Content Regulation / Censorship, Defamation / Reputation, National Security, Political Expression, Press Freedom
Le Ministère Public v. Uwimana Nkusi
Closed Mixed Outcome
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The European Court of Human Rights (ECtHR) ruled that the Bulgarian authorities violated Article 10 of the European Convention on Human Rights concerning a judge from Sofia, Bulgaria, accused of misconduct and facing disciplinary proceedings. The Applicant judge claimed violations of Articles 6 (right to a fair trial), 8 (right to respect for private and family life), 10 (freedom of expression), and 18 (limitation of rights for improper purposes) of the Convention. The ECtHR found no violation of Article 6, stating the disciplinary proceedings and composition of the disciplinary college did not breach her rights. However, it found violations of Article 10, as the proceedings were seen as politically motivated and aimed at stifling her criticism of the judicial system. Additionally, the ECtHR held a violation of Article 18, ruling that the disciplinary measures were primarily intended to punish and intimidate her for her critical stance, rather than ensuring compliance with case deadlines. The ECtHR ordered the Bulgarian authorities to pay compensation to the judge.
The case concerns a judge born in 1972 who resides in Sofia. The Applicant has been serving as a judge in the criminal chamber of the Sofia City Court since 1999, handling serious crimes and misdemeanors as a court of first instance and also serving as an appellate body for minor offenses. In 2008, the European Commission issued a critical opinion regarding Bulgaria’s judicial system’s capacity to combat corruption and organized crime. In October 2009, the Applicant was elected as the president of the Union of Judges of Bulgaria (UJB) and publicly criticized the actions of the Superior Council of the Judiciary (CSM) regarding the appointment of court presidents and the government’s policy on judicial matters. The UJB raised concerns about the appointment of a judge with suspected corruption as the president of the Sofia Court of Appeal.
During late 2009 and 2010, the UJB, led by its president, made public declarations and denounced statements made by the Minister of the Interior, which the UJB believed undermined public confidence in the judiciary and threatened its independence. The UJB’s objections were fueled further when the Minister publicly held the courts responsible for murders and suggested a senior magistrate had links to a criminal organization. In September 2010, the President of the Sofia Court of Appeal alerted the CSM’s Inspector General about pending cases from the Sofia City Court that had not been made public, hindering their examination by the Court of Appeal. An inspection revealed delays in court proceedings and problems with the timely production of acts by some judges, including the Applicant.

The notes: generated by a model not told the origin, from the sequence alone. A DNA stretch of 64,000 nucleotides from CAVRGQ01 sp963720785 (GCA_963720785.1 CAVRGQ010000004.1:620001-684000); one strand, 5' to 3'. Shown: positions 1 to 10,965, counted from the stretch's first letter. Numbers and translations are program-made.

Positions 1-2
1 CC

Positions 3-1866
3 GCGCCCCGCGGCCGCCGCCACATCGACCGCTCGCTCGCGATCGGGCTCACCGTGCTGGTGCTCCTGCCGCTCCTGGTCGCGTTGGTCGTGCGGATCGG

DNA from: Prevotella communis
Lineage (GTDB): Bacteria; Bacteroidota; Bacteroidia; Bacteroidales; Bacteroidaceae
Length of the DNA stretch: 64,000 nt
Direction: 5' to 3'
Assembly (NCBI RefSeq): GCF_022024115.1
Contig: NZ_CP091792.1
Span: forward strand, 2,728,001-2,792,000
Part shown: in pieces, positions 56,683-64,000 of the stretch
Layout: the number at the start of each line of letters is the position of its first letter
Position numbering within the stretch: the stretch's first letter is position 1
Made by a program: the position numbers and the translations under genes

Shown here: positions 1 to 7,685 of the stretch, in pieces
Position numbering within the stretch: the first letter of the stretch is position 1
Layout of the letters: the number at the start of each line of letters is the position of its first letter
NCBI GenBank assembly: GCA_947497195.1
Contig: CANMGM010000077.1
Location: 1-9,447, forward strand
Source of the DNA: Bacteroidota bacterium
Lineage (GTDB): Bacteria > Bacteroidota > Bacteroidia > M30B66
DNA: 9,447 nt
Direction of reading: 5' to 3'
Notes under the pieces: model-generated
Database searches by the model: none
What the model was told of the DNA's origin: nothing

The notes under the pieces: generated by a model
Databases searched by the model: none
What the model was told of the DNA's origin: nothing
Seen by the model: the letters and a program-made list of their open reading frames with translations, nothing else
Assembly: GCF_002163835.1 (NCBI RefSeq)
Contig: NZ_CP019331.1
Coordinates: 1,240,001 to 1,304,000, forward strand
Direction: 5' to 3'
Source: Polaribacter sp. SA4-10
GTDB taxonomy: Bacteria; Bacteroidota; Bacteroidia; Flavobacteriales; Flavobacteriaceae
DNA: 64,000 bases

In June 2011, disciplinary proceedings were initiated against the Applicant based on complaints of conflicts of interest and delays in legal proceedings. The subsequent inspection revealed that the Applicant had the highest number of delayed cases, with reasons for judgments being issued with significant delays, some exceeding three years. The disciplinary college found the Applicant to have demonstrated “non-systematic compliance with prescribed deadlines” and recommended a 15% reduction in her salary for two years. The CSM adopted the proposal and imposed a disciplinary sanction.
The Applicant filed an appeal against the decision, and the SAC initially annulled the disciplinary action. However, upon appeal by the CSM, the SAC reversed its decision and upheld the disciplinary action. The Applicant also challenged her dismissal by the CSM, but the SAC rejected her appeal and upheld the dismissal decision, finding her objections unfounded.
The disciplinary proceedings were reopened, and the Disciplinary College proposed a new sanction of a 25% salary reduction for two years. The CSM deliberated and imposed the penalty of demotion to a lower court for two years. The Applicant appealed this decision, seeking annulment and suspension of the sanction’s execution, but her requests were rejected by the SAC. On appeal, the SAC partially granted the Applicant’s appeal, reducing the duration of the demotion sanction to one year. The SAC considered factors such as the Applicant’s workload, secondment to the Institute for the Training of Magistrates, and participation in various activities. The SAC also noted the pressure exerted on the CSM by non-governmental organizations and media, raising questions about the transparency and motivations behind their support for the Applicant.
Both the Applicant and the CSM appealed this decision to the SAC, which upheld the demotion sanction for two years. Two judges expressed dissent, citing procedural deficiencies, lack of reasoning, and the violation of general principles in the CSM’s decision. The case also briefly mentions defamation proceedings initiated by the Applicant against the Minister of the Interior, which concluded with the Minister’s acquittal. The proceedings faced delays, changes in designated courts, and suspensions due to the minister’s immunity as a Member of Parliament.
President Eicke, Justice Vehabovic, Justice Kucsko-Stadlmayer, Justice Vilanova, and Justice Guerra Martins delivered the majority decision, in which they found no violation of Article 6 but did find violations of Articles 10 and 18 of the Convention. On the other hand, Justice Harutyunyan and Justice ad hoc Salkova had jointly written a partially dissenting opinion. The main issue brought before the ECtHR was whether the Applicant’s rights were violated under Articles 6, 8, 10, and 18 of the Convention.
A. Violation of Article 6 of the Convention